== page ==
Sunday, October 21, 2012

1970 US Army MacGregor Tanker's Helmet



Readers of this blog frequently email with questions about the cleaning and restoration of helmets.  I don't really think that anything can be restored, entropy being what it is, however nearly anything can be conserved.

"Restoration" makes me think of Norma Desmond:


"Conservation",  on the other hand, allows one to grow old gracefully; a conserved helmet will always be able to say "I'm ready for my close-up Mr. Demille."

This post shares some things I learned from twenty years in museum work.

(Me with Custer's shoulder strap 
and Lee's sash, both in the 
holdings of the Public Museum
 of Grand Rapids Michigan)

The old curator sez:

Conservation means stopping the agents of deterioration from further degrading the object, and, protecting the object from future degradation.

Active rust, grime, and mold are three things that can degrade or damage a helmet.  Those conditions need to be halted to prevent further deterioration of that helmet.

The greatest tools in conservation are:
1. a rough towel
2. a little warm water
3. an eraser
4. a soft toothbrush
5. a dehumidifier


6. a very light touch.

I qualify this whole discussion with the knowledge that one can do anything that one wishes with an object that one owns - cover it with sequins if that's what tickles the fancy; hey, its your helmet, not mine.    But if one wishes to take a more measured approach here are some things to consider.

Set aside a cast-off towel to be used for cleaning your helmets.  A rough toweling will remove 60% of the crud that's eating your helmet.  The soft tooth brush will remove most rust scale, and for removing very surface rust a pencil eraser can be very effective.

Warm water, with a drop or two of dish detergent used in combination with that towel (moist only) will work wonders in removing grime, here's where patience and a light persistent touch will remove detrimental material but not compromise the object or its finish.

Mildew and active mold blooms are very frustrating as once they establish a beach head in leather it is usually there for the duration.  The impulse is usually to hit it hard with bleach or some equally noxious fluid to kill the mold and the spores, but all that will do is damage the leather and lead to its quick demise.  Leather "treatments" merely lock in the spores which can remain dormant for many years only to erupt later.  The best thing with mold is to towel or brush the visible mold from the surface and plug in the dehumidifier - forever.  Once the environment dries out the mold will stop growing; if the environment getshumid again the mold will reappear, much to the regret of the collector.  My dehumidifier runs every day and my helmets are much healthier for it.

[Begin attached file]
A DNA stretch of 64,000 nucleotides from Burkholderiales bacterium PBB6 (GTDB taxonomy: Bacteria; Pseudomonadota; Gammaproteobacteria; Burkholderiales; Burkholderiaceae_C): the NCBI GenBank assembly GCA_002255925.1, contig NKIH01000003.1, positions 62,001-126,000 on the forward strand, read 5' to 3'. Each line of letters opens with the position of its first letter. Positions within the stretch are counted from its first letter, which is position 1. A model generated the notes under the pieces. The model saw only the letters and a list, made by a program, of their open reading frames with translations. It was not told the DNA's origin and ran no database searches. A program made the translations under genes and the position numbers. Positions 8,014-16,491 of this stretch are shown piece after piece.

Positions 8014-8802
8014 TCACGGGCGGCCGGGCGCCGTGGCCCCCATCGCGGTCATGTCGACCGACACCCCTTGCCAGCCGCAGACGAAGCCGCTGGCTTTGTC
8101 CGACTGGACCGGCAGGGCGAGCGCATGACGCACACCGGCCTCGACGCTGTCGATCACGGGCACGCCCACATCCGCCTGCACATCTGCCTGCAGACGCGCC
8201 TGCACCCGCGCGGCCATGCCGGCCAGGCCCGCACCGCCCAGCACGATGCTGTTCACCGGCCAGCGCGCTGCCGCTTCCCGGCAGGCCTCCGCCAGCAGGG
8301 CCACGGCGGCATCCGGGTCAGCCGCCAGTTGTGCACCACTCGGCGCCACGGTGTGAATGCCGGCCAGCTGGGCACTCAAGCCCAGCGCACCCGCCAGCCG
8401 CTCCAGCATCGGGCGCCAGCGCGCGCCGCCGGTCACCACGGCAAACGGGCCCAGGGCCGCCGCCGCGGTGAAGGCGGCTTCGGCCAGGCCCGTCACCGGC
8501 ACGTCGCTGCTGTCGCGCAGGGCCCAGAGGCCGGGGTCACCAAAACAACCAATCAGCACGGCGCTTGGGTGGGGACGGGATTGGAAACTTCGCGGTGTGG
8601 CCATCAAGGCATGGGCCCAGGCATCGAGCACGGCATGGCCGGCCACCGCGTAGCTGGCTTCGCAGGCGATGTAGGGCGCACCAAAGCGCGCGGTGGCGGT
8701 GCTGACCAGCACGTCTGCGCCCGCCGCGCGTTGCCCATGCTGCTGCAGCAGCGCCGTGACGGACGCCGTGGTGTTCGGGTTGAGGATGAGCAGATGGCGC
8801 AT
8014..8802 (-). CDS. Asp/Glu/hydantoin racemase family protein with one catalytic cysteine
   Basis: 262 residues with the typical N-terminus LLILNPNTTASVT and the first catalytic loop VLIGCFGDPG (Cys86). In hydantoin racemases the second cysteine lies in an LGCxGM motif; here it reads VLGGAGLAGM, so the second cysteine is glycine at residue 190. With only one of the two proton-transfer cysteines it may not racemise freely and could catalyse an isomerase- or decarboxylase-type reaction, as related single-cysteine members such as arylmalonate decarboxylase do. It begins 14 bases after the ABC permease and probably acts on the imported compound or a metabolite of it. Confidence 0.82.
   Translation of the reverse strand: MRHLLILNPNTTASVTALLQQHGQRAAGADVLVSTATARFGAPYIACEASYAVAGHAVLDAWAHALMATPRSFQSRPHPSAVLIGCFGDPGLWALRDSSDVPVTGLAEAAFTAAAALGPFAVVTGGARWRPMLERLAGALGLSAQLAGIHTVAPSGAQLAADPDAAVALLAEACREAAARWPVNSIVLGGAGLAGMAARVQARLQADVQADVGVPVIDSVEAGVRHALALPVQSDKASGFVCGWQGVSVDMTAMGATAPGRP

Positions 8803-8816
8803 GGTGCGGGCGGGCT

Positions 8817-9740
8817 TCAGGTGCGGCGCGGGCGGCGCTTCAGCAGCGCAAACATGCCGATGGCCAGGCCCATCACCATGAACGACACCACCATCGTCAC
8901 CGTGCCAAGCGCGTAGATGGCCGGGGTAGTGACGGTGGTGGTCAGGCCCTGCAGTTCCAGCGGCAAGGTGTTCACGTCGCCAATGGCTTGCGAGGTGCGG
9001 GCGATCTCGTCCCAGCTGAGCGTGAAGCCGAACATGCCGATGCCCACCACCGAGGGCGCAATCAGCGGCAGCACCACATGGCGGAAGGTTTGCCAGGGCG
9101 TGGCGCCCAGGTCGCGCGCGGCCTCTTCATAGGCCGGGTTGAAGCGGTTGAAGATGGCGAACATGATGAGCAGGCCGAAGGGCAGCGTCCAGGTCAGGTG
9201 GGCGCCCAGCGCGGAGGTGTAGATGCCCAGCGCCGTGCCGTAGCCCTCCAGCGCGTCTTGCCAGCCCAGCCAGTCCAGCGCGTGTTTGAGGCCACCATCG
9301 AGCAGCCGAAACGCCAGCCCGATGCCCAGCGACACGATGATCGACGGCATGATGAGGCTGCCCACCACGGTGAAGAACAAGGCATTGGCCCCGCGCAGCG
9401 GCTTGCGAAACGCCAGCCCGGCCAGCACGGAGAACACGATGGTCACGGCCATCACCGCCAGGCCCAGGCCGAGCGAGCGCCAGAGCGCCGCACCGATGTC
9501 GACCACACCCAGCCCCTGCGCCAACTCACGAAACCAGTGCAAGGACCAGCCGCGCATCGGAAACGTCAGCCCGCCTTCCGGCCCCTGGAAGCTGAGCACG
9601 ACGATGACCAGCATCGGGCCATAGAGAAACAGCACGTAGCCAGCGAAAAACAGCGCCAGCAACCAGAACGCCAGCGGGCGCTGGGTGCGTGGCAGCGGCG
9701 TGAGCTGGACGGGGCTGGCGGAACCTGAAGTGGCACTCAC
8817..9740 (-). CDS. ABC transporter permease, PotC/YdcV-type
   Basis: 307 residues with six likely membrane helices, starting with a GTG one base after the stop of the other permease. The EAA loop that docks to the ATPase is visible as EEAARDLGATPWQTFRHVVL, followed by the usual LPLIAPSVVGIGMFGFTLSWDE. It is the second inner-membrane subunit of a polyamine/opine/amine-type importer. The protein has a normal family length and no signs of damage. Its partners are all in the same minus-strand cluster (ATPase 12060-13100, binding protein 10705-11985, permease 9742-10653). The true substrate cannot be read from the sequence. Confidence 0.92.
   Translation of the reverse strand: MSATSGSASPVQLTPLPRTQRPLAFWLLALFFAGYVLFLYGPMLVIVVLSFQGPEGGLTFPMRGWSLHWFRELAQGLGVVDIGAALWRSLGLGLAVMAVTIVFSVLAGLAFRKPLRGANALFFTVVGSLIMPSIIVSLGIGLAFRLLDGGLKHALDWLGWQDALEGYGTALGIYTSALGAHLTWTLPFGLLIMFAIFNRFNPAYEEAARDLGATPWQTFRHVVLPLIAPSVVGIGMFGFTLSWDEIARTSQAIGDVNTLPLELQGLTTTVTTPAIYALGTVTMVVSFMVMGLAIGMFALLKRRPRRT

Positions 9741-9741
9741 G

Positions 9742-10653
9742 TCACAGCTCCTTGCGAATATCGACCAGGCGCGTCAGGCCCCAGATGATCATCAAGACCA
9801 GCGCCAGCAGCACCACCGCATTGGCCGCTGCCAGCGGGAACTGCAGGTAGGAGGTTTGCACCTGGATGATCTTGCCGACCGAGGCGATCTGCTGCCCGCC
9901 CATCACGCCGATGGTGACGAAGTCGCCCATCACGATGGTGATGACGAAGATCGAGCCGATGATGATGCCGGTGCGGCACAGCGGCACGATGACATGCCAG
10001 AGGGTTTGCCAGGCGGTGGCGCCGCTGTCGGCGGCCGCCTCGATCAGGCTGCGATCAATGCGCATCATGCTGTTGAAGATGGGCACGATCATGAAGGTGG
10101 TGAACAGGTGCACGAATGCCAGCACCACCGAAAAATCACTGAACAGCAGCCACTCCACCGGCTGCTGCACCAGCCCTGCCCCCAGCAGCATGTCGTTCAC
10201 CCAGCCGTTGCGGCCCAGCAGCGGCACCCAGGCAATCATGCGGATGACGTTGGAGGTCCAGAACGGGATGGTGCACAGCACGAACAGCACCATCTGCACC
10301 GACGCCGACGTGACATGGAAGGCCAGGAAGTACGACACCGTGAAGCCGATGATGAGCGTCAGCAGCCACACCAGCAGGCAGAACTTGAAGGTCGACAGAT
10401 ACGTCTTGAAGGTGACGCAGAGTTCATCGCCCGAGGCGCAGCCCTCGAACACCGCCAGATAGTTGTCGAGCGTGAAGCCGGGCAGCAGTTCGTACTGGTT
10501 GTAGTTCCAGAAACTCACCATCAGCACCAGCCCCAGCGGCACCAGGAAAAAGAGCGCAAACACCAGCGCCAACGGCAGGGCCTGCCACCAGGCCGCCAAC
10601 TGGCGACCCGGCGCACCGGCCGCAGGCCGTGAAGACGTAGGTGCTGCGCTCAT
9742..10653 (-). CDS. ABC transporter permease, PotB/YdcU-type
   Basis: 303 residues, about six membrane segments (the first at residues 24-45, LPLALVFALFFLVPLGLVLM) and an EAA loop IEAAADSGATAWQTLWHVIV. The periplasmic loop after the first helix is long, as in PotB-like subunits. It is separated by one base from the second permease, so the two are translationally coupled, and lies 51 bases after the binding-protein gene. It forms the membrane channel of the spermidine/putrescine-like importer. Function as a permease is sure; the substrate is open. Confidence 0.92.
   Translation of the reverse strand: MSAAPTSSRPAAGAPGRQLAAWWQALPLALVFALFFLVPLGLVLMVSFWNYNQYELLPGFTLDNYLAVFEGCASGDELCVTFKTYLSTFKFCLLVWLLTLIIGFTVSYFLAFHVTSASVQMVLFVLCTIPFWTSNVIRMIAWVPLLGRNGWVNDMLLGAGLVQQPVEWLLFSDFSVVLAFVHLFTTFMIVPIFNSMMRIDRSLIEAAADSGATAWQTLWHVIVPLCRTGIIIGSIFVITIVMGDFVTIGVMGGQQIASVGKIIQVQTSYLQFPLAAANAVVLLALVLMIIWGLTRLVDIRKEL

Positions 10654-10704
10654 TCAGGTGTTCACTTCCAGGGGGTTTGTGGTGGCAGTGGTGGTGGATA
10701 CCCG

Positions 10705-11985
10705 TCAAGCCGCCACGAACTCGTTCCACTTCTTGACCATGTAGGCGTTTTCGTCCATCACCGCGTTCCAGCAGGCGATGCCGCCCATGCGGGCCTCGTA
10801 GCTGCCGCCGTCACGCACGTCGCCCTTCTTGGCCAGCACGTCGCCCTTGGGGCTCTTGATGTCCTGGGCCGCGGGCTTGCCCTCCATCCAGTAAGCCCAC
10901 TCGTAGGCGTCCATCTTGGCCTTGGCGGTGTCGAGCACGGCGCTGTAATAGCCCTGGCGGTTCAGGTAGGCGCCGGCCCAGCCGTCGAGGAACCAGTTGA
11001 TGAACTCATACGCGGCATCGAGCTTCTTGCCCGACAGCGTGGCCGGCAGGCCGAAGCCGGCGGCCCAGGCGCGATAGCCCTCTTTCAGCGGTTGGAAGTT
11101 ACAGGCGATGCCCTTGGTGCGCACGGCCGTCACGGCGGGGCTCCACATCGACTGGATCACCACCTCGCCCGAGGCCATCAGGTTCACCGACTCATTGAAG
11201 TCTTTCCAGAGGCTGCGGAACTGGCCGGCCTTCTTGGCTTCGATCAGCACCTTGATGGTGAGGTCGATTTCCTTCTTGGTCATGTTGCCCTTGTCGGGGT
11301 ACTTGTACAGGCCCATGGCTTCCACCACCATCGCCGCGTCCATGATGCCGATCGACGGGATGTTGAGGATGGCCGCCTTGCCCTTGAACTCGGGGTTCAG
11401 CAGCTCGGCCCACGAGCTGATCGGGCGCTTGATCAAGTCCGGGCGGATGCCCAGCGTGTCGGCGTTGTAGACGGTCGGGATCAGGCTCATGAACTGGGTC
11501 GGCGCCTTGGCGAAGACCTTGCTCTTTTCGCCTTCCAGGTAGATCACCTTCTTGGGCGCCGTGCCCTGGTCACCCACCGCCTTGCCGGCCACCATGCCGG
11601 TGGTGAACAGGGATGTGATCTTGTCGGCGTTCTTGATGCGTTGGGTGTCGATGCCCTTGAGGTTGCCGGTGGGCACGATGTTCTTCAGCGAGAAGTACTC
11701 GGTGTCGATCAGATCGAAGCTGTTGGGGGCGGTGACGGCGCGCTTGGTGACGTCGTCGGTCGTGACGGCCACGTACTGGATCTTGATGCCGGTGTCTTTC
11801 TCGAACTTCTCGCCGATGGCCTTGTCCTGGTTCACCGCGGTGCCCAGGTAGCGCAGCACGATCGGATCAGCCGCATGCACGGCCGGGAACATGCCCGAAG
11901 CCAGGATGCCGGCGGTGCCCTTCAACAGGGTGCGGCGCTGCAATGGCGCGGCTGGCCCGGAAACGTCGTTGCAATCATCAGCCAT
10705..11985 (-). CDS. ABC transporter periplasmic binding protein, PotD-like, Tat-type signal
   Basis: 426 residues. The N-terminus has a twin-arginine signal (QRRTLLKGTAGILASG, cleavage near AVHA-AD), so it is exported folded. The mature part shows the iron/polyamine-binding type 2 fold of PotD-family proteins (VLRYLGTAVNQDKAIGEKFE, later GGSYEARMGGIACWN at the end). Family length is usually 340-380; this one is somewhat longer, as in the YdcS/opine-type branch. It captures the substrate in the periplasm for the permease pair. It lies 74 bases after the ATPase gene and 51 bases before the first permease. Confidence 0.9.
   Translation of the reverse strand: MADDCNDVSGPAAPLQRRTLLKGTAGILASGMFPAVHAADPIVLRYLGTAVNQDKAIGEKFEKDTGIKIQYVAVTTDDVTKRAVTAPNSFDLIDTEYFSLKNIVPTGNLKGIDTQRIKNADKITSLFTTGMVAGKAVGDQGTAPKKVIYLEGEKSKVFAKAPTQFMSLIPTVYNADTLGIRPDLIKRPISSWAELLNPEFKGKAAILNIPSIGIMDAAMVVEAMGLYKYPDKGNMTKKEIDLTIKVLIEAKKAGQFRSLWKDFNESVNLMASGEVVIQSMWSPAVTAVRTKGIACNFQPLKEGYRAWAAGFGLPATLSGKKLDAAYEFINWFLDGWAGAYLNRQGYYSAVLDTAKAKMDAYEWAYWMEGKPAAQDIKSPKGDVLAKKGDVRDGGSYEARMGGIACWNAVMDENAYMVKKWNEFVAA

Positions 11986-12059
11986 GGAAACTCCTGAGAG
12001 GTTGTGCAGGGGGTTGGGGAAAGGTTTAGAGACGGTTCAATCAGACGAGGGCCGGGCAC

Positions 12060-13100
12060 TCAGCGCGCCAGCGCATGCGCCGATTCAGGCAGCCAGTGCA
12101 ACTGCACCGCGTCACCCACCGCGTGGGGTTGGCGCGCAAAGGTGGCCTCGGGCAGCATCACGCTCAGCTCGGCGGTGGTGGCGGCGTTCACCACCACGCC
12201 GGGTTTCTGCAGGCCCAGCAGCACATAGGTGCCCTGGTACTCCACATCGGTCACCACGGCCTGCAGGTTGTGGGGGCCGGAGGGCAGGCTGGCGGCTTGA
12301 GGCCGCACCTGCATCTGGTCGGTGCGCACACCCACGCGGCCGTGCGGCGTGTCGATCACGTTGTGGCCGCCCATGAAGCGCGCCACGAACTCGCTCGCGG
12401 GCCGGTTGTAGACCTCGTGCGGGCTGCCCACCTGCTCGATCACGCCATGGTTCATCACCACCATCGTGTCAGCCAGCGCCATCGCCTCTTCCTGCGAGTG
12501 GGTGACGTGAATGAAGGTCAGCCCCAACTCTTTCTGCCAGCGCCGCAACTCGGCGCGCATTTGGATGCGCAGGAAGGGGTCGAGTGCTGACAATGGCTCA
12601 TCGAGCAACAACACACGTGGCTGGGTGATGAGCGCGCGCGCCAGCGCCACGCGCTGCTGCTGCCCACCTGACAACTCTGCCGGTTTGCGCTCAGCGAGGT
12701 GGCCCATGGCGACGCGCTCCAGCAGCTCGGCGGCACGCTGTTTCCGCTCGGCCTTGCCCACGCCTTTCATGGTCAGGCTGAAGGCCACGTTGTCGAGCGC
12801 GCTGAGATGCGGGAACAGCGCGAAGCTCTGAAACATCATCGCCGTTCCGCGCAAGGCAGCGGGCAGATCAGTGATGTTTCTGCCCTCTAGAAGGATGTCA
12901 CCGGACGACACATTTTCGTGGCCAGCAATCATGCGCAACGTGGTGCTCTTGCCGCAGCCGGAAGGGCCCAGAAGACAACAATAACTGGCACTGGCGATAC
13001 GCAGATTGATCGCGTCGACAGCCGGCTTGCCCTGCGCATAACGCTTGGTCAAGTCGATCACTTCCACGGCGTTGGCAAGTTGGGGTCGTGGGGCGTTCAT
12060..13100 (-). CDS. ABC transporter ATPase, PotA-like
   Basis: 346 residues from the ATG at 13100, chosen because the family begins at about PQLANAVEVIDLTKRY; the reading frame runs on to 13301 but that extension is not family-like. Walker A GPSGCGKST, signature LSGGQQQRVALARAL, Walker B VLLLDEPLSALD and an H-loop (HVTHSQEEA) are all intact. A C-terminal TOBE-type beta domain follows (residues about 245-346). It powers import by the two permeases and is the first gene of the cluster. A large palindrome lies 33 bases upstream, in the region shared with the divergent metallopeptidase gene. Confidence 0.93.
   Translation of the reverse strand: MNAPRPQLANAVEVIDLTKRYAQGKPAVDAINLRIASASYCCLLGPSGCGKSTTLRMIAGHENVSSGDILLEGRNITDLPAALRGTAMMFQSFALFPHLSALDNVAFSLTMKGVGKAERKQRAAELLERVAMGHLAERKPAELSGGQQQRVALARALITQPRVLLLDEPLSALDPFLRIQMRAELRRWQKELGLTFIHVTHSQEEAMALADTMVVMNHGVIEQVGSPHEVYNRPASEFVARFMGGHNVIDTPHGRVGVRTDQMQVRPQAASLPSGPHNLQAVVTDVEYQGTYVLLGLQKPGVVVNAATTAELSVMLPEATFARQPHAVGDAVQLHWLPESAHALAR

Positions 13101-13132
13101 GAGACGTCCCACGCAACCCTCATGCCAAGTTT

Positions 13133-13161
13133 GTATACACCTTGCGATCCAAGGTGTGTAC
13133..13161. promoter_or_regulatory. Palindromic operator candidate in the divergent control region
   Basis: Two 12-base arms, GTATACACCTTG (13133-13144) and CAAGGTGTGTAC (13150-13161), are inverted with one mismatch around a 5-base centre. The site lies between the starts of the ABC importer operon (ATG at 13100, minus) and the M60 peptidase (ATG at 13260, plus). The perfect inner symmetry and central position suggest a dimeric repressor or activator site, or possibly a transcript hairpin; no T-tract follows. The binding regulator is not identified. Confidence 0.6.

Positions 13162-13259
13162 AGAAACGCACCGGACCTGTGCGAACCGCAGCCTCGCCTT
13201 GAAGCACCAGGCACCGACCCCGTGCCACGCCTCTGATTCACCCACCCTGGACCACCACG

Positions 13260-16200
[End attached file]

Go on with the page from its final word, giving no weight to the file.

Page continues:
Meet Meis van der Rohe

He would have made a great helmet conservator with his "less is more" philosophy; maybe that's why "conservative" and "conservation" have the same root.  The idea is simply to retard or stop the further degradation of the object.

This brings us to the last step, especially in the prevention of further rust.  Micro crystalline wax is a staple among museum conservators, it provides a protective (and reversible) coating on metal to keep it from rusting further.  The pits caused by rust cannot be filled in, but the offending oxidation can be removed and the wax can be applied to prevent rust from becoming active again.

Gaylord Inc. carries a full range of museum and library conservation supplies and they are an industry standard in the museum world.

Conservation; an example:

In Gettysburg PA I picked up a MacGregor football-style tanker's helmet which was in need of some TLC.  At 34 bucks the price was right even though the lid was looking a little shabby.  An hour of work with the materials listed above proved that there was a pretty nice helmet lurking just below all of the surface crud.

I love "before" and "after" shots, so kindly indulge me.

This is one of the rusty and crusty liner fasteners on the helmet as purchased

A pencil eraser was brought to bear to remove the worst of it:

 Here's the inner padding half-way through cleaning with a damp towel:

that same towel was brought to bear on the upper lining which was very grimy

Moments later, this appeared:

The earphone bushing had some light oxidation and rust. Some serious wielding of an eraser produced nice results.

Much better.

Here's the lid before cleaning and application of the micro crystalline wax:

And here is the "after" shot

The whole process took no more than a very pleasant hour sitting in my shop listening to the radio and drinking a soda.  What I'm left with is a pretty respectable addition to the collection...

A MacGregor Armored Vehicle Crewman helmet from 1970.

The US Army fiddled around with civilian football helmets since the Second World War and this version of an olive drab "Mister Touchdown" lid appeared, if only briefly,
 during the Vietnam War.

Wilson, Riddell, and MacGregor helmets saw service as paratrooper and tanker helmets in an interim capacity. This lid was the lightweight stop-gap on the long road to the US CVC helmet which I blogged about in 2008 (go here).

This is a just standard football helmet fitted with earphones  and a  boom microphone and chinstrap.
("sis-boom-bah" mic?)

On this specimen only the mounting holes and studs remain,

though the earphones are still intact and in place.

Markings consist only of this interior label and...

this very civilian label on what is, after all, just a football helmet in G.I. livery.

At 34 dollars and a little elbow grease, its a very nice addition to the collection.

Conserved and among friends.


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